This is one reason why I’m a believer in group therapy, not to mention it’s also a reason why I’m Unitarian Universalist. One of our most commonly held theological positions is that human beings are meant to help each other. Our principles talk about justice, equity, compassion, democracy, responsibility, interdependence and global community – all of these refer to human interactions. We raise interconnectedness up into the realm of all that we think of as sacred. My personal experience includes many moments in which I felt or witnessed what can only be called holy moments of healing taking place when people talk to and share with each other. Recently, I’ve been in on some professional processing conversations that have felt just like the best moments of group therapy – which can also feel like moments in church. There is something common or similar about these times when hearts reach out to each other.

Those of you who are depressed, I entreat you to open your hearts to the hope of healing by letting others in, by maintaining some kind of contact and by working hard when you’re able again to rebuild or increase your ties to others. If it sounds as though I’m telling you to get over your feelings and come to church, that’s not what I mean. Rather, I want you to see the potential harm to you of always giving in to negative feelings. When you can, resist them and make a connection. This might be more than just life-transforming but even life-saving.

And so you the congregation must know what I’m going to say now. Assuredly, we are a network of human beings within which depression is constantly present in someone, in some form, in memory or in fear. We enjoy coming together, but more than that we help each other and even heal each other by connecting ourselves through the church. Such connections no doubt have differing qualities from person to person, yet still they help us be whole.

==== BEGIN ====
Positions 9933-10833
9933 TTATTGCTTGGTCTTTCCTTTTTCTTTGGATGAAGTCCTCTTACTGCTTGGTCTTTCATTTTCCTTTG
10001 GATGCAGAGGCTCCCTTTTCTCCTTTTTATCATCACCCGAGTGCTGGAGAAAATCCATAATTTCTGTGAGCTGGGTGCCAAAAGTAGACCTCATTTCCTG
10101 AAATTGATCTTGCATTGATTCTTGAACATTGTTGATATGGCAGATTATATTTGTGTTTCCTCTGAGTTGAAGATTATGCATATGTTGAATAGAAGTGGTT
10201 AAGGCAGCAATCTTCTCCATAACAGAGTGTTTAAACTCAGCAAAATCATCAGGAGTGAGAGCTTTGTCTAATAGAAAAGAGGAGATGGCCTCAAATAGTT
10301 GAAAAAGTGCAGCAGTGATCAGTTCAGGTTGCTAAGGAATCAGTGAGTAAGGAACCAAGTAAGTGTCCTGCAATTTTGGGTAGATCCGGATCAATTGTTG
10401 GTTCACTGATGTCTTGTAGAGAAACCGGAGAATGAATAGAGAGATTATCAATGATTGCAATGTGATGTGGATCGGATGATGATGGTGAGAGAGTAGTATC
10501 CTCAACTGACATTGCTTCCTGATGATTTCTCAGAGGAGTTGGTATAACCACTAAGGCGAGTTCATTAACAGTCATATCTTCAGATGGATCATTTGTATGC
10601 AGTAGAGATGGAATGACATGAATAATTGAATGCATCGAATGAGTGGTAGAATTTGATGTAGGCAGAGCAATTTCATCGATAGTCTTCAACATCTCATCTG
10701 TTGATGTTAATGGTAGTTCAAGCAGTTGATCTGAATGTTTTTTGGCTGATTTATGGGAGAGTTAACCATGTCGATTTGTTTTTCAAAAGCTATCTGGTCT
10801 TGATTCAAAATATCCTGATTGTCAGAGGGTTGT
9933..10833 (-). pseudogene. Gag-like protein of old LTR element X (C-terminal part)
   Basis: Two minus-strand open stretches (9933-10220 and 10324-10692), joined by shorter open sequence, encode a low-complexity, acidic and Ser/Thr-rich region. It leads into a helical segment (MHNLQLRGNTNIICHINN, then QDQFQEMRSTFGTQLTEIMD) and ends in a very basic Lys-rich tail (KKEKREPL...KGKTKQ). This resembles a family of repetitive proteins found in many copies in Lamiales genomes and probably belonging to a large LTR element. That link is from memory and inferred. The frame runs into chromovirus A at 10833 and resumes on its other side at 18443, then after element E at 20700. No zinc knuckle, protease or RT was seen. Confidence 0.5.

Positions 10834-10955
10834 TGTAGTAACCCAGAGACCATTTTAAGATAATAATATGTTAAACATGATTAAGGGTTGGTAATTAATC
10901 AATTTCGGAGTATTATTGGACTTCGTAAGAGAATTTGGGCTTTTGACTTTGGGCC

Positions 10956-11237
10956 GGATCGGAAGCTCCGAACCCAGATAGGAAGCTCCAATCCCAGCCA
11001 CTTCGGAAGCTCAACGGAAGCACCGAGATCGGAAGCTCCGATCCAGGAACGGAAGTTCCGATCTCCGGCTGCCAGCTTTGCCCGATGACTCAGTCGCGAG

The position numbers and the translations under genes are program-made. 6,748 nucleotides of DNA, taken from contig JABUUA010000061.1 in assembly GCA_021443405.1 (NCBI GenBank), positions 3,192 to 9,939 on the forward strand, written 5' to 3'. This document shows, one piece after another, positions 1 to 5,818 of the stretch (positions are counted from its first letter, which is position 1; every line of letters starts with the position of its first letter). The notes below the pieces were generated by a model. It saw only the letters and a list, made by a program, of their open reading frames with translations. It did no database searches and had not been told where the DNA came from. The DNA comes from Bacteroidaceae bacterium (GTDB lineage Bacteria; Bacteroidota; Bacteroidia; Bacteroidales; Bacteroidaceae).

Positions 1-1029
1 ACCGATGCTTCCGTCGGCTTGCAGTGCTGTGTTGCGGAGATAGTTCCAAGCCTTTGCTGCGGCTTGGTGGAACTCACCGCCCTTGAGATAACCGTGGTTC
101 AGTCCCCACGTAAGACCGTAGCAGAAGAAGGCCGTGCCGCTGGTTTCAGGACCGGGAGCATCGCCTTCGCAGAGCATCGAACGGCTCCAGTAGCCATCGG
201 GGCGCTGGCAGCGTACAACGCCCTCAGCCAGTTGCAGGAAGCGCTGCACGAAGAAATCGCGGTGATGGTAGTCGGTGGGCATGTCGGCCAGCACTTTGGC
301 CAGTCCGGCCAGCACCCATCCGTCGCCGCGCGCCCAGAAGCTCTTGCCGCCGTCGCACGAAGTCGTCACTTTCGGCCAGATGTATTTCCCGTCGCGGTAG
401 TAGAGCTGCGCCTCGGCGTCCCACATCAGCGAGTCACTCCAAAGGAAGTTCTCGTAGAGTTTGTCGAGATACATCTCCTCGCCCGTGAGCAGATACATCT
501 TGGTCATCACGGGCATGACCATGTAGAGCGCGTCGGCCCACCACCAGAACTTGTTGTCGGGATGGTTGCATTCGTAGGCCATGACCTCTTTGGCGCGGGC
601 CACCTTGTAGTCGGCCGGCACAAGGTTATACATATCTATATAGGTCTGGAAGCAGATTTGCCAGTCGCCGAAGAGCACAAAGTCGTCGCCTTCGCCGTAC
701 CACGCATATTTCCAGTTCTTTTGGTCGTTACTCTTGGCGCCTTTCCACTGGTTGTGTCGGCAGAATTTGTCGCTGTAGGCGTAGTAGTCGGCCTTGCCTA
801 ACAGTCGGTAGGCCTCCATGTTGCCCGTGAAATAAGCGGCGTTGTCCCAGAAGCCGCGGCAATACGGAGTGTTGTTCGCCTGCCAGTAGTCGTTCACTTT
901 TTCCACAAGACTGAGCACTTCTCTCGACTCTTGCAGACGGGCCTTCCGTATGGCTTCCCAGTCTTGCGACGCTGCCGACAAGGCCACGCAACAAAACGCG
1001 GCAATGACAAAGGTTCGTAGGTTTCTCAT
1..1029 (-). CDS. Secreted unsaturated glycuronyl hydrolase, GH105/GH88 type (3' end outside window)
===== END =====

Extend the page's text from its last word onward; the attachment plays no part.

This fall I’ve said the same thing in at least three different ways: it can be hard to come to church. It can be hard to come to church when in financial hardship because of the prevailing atmosphere of success, whether it’s a true reflection of the average congregant or not. It can be hard to come to church when you feel your neediness is obvious because of the prevailing atmosphere of self-sufficiency, whether that’s accurate or not. For a number of reasons it can be excruciating to come to church when depressed: shame or fear; fatigue or restlessness; feeling cut off from the joy around you or envy of those who are happy. It is up to individuals to decide if they will face the difficulty of being here.

It is up to the congregation to develop a sense of community so trustworthy and caring that the courage of those in pain as shown by their willingness to be here while vulnerable will be met with sensitivity, compassion and support. We must be aware that we have enormous potential to help and to heal. We must take so seriously the importance of what we create together that we can readily believe that from time to time we will save someone’s life.

Let us ensure that this is so.